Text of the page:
We are not a Washington association. We are individual families
who have loved ones with SMI, and we live with these issues everyday.

              National Helping Families


Families in
Mental Health Crisis

It’s time to change the status quo!


Home Take Action Preventable Tragedies Videos HR2646 Studies Contact

In memory of Josh Francisco

[One year ago, on Nov 8, 2014] His mother wrote: My son killed himself today…. READ MORE

Website logo compliments of Jennifer Tirkot

in Mental Health Crisis Day

New study: stigma not major barrier to treatment for people with mental illness

The Rand Corporation just released a major study of Mental Health Stigma in the Military that found:"Despite popular opinion and a strong theoretical base that stigma deters treatment-seeking, we were unable to identify empirical literature to support this link ... (W)e are unable to link military mental health stigma to changes in treatment seeking behaviors … READ MORE


On Assisted Outpatient Treatment (AOT)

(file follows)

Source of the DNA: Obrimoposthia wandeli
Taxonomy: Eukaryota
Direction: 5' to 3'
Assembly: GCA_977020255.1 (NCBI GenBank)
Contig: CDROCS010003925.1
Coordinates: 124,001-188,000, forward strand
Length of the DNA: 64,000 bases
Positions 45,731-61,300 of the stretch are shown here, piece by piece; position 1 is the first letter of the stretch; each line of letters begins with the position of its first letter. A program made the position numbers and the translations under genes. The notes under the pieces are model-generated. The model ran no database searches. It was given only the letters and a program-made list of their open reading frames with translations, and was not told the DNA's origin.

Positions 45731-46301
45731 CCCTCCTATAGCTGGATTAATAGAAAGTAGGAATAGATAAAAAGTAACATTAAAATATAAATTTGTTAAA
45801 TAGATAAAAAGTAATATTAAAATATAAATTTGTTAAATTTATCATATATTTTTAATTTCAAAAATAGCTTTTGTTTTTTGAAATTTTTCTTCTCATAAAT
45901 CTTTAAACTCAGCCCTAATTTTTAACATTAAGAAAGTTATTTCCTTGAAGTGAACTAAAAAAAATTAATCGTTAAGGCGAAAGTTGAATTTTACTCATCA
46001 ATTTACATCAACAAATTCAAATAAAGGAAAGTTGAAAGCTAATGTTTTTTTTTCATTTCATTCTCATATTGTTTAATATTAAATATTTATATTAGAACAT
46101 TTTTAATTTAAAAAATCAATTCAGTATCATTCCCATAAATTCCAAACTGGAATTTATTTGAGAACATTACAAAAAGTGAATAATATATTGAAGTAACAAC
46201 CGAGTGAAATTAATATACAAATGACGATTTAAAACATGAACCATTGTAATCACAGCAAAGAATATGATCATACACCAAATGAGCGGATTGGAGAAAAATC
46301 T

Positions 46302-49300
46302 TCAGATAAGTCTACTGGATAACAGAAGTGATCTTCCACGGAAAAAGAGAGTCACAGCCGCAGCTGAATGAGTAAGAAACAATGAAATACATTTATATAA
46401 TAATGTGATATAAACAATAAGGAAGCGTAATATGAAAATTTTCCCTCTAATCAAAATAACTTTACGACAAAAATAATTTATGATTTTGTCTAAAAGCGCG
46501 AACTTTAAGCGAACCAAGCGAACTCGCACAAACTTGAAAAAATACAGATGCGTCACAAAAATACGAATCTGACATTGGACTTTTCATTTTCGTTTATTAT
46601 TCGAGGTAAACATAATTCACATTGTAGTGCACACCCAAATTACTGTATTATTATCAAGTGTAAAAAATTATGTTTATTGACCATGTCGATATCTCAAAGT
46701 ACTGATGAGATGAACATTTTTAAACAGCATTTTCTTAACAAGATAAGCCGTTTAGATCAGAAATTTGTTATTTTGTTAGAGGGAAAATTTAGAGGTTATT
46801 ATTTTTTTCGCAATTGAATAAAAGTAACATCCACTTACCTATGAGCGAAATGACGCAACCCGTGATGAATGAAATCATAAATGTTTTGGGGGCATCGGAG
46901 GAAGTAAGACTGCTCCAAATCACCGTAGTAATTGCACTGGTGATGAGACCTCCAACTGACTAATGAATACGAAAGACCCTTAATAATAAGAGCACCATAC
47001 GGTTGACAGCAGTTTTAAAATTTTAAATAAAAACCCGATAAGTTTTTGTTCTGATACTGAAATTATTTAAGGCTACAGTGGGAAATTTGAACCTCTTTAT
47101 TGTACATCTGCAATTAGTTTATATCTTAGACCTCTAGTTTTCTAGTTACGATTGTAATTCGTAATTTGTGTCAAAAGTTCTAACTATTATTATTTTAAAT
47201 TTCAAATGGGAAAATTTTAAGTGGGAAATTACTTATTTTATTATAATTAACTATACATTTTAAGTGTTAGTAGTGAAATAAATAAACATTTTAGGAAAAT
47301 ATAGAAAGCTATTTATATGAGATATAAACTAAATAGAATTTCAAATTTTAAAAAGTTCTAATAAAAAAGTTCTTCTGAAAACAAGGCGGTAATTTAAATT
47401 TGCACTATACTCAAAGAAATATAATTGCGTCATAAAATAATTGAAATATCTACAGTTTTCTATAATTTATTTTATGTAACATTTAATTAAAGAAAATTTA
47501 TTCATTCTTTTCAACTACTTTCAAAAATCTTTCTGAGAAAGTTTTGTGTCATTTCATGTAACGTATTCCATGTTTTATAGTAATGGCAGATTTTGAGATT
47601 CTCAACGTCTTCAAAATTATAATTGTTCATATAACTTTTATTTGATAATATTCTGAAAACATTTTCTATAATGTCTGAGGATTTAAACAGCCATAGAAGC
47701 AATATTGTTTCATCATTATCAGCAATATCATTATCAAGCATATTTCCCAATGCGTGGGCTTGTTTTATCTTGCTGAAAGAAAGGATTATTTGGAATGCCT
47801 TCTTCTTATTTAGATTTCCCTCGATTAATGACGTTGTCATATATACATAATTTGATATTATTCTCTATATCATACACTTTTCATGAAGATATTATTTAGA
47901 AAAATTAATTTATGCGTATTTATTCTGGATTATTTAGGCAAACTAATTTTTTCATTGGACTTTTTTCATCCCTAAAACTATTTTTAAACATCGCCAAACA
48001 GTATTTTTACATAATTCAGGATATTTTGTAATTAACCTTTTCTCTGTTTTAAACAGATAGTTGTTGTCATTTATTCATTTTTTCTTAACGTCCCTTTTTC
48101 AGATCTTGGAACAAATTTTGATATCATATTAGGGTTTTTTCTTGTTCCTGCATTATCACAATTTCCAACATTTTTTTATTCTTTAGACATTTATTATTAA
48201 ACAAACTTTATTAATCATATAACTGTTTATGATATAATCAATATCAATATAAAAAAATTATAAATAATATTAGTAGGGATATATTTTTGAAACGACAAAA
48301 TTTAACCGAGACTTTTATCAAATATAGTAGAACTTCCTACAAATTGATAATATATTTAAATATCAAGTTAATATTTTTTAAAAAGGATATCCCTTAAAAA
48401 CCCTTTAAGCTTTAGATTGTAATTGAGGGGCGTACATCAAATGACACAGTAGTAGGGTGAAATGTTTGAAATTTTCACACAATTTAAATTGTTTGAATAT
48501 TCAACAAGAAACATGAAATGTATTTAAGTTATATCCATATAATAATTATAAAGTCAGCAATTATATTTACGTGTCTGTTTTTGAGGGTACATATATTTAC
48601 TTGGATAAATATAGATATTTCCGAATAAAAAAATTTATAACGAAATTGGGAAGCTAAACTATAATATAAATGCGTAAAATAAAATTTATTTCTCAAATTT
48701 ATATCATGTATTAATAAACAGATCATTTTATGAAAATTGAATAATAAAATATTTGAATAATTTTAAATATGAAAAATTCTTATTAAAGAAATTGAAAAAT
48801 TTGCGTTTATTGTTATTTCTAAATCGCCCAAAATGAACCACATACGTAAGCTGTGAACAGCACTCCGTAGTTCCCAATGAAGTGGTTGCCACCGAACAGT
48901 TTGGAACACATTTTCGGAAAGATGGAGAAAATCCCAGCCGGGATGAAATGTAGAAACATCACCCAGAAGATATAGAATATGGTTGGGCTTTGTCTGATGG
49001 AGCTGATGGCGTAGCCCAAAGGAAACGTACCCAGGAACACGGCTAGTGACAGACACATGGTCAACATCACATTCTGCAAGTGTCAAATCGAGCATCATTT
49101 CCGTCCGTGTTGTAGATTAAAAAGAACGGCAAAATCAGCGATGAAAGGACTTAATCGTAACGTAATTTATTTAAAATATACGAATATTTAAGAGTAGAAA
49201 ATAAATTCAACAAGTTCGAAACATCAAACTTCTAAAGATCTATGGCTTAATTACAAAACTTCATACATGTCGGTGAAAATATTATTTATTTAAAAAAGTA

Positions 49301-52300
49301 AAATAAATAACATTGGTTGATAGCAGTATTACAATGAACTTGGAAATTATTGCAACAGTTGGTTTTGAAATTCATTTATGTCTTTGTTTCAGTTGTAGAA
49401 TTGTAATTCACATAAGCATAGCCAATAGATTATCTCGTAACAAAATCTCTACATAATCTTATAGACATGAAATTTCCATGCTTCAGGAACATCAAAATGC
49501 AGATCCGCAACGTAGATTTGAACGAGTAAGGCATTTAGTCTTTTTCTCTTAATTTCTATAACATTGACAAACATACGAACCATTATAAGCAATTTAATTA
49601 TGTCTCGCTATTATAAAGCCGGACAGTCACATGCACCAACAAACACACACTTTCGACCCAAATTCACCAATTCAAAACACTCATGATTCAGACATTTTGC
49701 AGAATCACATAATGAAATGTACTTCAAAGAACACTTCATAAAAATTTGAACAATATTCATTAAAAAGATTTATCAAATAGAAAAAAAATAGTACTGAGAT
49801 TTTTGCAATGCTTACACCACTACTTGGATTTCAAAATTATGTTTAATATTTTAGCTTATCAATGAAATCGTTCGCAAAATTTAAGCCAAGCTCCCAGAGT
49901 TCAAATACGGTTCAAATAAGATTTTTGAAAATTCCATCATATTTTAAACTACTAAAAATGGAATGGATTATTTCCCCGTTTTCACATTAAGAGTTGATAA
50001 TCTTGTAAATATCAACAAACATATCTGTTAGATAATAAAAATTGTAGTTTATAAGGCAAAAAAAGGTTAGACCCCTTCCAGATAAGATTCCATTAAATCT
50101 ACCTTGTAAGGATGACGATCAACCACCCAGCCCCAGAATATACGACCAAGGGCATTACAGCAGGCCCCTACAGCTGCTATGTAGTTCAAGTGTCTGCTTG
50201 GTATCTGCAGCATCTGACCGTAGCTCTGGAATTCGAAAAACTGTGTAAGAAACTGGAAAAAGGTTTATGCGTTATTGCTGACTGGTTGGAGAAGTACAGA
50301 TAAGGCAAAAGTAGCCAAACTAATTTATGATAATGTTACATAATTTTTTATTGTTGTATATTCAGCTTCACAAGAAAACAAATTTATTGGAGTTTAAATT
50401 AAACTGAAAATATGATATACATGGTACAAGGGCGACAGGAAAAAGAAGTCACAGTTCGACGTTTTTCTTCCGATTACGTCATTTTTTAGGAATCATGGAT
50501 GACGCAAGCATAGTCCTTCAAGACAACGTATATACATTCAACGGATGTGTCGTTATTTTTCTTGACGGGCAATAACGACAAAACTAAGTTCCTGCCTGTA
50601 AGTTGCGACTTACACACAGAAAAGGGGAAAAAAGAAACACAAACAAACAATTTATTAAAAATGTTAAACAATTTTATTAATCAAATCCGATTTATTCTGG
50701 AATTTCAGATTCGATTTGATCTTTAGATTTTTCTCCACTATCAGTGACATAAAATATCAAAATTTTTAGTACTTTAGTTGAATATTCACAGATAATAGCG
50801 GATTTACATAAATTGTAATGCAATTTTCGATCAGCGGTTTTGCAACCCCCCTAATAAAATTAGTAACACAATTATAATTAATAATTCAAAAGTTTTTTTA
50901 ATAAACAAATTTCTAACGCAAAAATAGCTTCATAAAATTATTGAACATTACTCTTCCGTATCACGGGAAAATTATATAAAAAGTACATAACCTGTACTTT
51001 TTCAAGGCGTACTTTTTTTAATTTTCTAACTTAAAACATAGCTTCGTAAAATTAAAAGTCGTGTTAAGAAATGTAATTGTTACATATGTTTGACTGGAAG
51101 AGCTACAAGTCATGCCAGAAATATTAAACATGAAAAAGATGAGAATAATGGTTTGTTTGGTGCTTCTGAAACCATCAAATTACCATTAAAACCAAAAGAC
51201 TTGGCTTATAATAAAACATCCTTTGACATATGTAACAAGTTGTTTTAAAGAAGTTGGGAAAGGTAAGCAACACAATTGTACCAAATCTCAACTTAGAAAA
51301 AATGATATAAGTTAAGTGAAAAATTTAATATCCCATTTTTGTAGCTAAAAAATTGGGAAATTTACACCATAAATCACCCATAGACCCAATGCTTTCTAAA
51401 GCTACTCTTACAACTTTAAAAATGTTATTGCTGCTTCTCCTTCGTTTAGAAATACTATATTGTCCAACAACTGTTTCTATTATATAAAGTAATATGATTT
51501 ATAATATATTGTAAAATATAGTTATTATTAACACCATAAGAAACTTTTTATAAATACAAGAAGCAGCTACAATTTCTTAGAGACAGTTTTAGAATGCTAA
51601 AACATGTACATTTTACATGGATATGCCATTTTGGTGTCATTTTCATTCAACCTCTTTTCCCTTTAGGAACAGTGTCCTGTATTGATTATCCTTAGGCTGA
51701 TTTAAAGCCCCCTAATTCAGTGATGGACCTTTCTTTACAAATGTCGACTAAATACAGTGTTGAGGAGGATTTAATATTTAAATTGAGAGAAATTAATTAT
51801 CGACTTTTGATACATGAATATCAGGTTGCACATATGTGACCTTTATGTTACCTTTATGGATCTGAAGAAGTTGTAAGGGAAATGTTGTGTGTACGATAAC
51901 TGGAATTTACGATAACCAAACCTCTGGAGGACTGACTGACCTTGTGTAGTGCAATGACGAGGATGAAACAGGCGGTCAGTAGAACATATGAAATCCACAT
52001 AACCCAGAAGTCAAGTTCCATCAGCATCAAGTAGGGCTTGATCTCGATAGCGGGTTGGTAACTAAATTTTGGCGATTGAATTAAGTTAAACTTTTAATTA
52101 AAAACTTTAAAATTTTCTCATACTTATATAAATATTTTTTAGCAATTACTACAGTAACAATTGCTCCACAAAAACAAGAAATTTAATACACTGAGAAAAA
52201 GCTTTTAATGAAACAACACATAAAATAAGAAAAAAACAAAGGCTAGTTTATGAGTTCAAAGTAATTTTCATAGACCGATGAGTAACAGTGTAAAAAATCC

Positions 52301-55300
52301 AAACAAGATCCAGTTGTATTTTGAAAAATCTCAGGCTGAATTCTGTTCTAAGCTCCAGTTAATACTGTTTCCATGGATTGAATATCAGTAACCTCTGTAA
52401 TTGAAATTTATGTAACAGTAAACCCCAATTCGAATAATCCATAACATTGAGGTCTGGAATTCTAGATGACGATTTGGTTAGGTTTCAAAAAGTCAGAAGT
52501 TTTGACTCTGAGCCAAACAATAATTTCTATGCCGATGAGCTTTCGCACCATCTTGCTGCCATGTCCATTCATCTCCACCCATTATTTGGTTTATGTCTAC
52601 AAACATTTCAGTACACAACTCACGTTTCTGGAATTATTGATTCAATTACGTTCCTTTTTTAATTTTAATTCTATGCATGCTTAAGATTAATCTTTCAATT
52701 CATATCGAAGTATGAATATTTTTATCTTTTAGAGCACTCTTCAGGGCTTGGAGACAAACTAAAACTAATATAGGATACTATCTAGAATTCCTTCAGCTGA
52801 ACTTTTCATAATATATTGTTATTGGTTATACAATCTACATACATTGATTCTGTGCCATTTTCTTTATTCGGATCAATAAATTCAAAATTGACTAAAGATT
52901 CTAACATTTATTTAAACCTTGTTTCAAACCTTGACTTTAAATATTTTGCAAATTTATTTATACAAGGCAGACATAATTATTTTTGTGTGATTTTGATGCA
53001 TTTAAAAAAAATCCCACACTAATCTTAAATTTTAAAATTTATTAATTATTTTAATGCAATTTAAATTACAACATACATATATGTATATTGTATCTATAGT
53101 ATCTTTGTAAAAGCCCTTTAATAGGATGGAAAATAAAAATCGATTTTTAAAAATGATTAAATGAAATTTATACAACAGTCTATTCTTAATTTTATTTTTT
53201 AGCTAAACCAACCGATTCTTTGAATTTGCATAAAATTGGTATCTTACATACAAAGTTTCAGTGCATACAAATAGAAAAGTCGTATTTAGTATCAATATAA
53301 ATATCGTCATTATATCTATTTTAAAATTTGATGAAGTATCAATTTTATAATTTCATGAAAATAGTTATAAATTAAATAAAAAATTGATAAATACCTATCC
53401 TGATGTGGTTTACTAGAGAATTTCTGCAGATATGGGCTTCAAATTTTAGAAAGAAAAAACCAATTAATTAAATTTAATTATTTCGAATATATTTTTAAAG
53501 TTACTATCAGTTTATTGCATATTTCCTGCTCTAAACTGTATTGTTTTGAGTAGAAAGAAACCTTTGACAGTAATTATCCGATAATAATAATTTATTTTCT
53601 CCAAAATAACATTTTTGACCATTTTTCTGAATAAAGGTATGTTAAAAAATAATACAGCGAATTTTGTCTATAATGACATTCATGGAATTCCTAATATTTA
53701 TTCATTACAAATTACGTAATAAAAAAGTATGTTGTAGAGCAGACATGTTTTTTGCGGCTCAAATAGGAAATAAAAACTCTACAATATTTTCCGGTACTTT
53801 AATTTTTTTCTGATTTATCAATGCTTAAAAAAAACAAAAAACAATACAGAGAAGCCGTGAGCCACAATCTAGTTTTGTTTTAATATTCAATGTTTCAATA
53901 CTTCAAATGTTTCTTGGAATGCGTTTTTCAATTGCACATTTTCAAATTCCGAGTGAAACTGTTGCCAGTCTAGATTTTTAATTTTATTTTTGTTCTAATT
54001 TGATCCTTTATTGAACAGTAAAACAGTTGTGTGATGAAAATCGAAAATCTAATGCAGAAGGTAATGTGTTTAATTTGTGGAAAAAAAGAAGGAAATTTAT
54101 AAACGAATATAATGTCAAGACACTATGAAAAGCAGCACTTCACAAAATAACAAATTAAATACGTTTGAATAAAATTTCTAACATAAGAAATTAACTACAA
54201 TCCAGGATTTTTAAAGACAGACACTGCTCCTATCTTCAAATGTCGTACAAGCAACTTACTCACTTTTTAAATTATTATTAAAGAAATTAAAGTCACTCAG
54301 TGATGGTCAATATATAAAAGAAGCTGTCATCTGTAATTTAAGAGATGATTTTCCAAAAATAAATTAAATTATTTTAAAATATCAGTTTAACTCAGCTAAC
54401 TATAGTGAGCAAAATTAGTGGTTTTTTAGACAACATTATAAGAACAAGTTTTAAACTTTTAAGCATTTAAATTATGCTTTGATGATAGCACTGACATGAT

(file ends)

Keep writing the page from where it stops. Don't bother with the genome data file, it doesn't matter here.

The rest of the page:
The “Report of the Study Commission on Violence in NJ”  has a section that studied Assisted Outpatient Treatment (AOT) in NJ starting on page 52. It says: "Outpatient commitment has proven to be a valuable tool in treating mental illness in the community and reducing inpatient hospitalization. Individuals who can benefit from this program should have access to it regardless of their county of residence. … READ MORE

More Information

Studies and other useful information
on AOT, Stigma, Treatment, and More

Support The Helping Families in Mental Health Crisis Act, HR2646.

Find out what else you can do on our Take Action page

Support The Helping Families in Mental Health Crisis Act, HR2646.

Find out what else you can do on our Take Action page

New dynamic imaging techniques provide a deeper look at the disease process of schizophrenia and Alzheimer's

The movie lasts just a few seconds, but in a few disturbing, color-coded frames it reveals what happens to the brains of Alzheimer's patients as they descend from worrisome memory lapses into dementia.

Paul Thompson, the UCLA neuroscientist whose team created these first-ever sequences of a disease engulfing the living human brain, sees them as a significant step toward earlier diagnosis, more effective treatment, and -- eventually -- prevention or cure of brain-destroying diseases. … READ MORE